Still, it seems to this writer that a decision has to be reached, especially in crises, and it is difficult to believe that the decision the United States made to respond to the Soviet action in a particular manner can be best explained in terms of the views and actions of several organizations. Rather it would seem that the goals, weighing of alternatives, and political and ideological concerns of a president, group of men, or a “victorious group” over opposing groups would be a more viable explanation. Other, more specific, reasons exist for questioning MII:
- Allison did not distinguish between “a unified group of leaders” in MII and “leadership clique” in MI.
- The author used Herbert Simon’s “bounded rationality” (a reaction to “comprehensive rationality”) regarding “uncertainty avoidance” which states “people in organizations are quite reluctant to base actions on estimates of an uncertain future.” Yet, people might find themselves compelled to do just that in a crisis situation such as the CMC.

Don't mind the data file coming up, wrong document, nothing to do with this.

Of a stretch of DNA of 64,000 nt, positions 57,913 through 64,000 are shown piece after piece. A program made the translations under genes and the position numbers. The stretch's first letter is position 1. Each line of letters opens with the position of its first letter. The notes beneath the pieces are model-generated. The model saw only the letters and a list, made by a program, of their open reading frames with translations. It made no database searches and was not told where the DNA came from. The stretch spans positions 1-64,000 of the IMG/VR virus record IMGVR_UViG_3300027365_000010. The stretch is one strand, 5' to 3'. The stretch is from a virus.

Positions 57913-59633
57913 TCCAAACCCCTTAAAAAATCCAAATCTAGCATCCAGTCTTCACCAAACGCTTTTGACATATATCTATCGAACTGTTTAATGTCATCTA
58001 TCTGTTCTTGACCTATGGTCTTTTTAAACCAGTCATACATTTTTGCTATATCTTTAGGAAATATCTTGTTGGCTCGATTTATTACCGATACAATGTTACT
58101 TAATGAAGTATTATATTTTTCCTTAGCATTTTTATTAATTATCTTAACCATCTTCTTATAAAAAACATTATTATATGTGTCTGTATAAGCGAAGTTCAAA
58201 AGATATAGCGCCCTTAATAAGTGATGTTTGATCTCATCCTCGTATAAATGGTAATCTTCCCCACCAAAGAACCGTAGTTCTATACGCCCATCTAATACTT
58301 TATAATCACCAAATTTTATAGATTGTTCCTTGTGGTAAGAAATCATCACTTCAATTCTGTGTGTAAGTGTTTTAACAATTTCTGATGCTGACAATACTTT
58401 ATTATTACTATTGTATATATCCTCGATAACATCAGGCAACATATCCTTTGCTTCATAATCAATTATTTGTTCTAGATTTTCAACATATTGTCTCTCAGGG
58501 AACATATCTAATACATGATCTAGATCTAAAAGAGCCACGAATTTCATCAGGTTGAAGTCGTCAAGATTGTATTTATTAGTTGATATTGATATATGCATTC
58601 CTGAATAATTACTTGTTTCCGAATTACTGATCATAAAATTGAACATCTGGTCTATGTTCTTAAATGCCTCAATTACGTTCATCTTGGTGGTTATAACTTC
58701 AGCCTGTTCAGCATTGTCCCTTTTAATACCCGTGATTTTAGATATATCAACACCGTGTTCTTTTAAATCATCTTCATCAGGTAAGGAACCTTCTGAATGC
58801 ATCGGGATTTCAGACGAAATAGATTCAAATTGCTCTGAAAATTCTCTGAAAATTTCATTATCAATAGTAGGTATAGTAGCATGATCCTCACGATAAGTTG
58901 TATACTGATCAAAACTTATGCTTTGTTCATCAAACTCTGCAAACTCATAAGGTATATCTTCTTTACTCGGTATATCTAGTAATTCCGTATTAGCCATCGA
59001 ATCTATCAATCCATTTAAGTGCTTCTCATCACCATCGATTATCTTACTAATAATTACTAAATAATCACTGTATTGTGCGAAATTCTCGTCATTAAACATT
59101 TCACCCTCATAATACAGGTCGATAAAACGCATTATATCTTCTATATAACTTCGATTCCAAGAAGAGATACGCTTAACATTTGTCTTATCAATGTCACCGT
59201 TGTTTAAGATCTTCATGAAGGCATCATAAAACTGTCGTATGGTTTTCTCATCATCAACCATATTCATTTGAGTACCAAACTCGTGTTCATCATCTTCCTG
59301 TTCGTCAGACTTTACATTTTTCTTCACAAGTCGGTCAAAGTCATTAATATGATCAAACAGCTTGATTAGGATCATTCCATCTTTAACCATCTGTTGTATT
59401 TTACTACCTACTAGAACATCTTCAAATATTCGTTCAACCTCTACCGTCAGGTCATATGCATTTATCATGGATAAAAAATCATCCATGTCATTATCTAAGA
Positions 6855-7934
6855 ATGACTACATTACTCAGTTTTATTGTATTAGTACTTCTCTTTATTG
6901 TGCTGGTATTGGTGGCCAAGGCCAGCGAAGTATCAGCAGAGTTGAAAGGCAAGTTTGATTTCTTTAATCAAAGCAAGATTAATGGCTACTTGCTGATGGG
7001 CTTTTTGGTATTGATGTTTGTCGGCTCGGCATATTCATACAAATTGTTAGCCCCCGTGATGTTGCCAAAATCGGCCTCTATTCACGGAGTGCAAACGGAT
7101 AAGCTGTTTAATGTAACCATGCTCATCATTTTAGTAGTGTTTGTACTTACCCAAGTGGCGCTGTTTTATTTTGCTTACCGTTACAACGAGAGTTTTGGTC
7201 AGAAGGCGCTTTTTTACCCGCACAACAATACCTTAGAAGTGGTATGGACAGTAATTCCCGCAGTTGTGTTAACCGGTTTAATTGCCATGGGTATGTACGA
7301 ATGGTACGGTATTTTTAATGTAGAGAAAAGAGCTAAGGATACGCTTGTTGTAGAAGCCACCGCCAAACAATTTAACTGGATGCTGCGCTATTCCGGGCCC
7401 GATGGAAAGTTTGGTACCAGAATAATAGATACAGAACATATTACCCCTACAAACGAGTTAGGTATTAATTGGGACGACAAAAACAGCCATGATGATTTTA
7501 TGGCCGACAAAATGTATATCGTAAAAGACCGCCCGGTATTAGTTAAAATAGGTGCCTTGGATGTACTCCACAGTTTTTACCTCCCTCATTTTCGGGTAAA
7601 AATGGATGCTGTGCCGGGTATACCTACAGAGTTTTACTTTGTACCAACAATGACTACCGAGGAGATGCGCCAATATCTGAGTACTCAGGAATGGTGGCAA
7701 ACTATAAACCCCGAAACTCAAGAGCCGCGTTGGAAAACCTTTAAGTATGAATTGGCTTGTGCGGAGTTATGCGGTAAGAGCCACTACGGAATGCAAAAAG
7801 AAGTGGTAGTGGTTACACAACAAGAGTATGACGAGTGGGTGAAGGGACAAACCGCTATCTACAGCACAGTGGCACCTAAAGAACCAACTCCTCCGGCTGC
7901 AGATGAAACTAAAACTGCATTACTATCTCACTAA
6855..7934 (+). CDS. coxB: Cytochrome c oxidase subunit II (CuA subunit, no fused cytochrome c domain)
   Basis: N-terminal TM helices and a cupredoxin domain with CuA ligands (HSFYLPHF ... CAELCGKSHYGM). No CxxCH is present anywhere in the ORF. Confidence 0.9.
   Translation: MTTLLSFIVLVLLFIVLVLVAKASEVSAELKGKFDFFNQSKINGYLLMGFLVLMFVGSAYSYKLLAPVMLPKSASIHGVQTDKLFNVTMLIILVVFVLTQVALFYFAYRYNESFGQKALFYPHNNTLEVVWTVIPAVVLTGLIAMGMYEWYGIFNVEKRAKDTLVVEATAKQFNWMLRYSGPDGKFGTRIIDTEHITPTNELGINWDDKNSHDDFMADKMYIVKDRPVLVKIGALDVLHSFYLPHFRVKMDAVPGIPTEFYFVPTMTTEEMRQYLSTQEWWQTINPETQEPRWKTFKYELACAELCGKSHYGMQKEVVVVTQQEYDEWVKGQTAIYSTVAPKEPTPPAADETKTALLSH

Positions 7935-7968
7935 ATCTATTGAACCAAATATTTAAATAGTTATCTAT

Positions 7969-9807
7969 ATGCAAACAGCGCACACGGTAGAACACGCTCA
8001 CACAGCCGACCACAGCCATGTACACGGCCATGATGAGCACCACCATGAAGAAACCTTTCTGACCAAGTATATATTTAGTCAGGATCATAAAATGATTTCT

- Allison also referred to Cyert and March of the Carnegie school who emphasize organizational decision “as choice made in terms of goals, on the basis of expectations.” But as with Simon, they have the same problem with their reasoning concerning “uncertainty avoidance.”
- He utilized business organization theory to a slight degree, but that theory incorrectly assumes a perfectly competitive environment.
- SOPs explain how something might have had to occur if it did actually occur, but this is nothing more than saying for a human being to perform some physical exercise, it is necessary to move some part of the body. SOP’s do not explain the all-important “why” when decisions are made.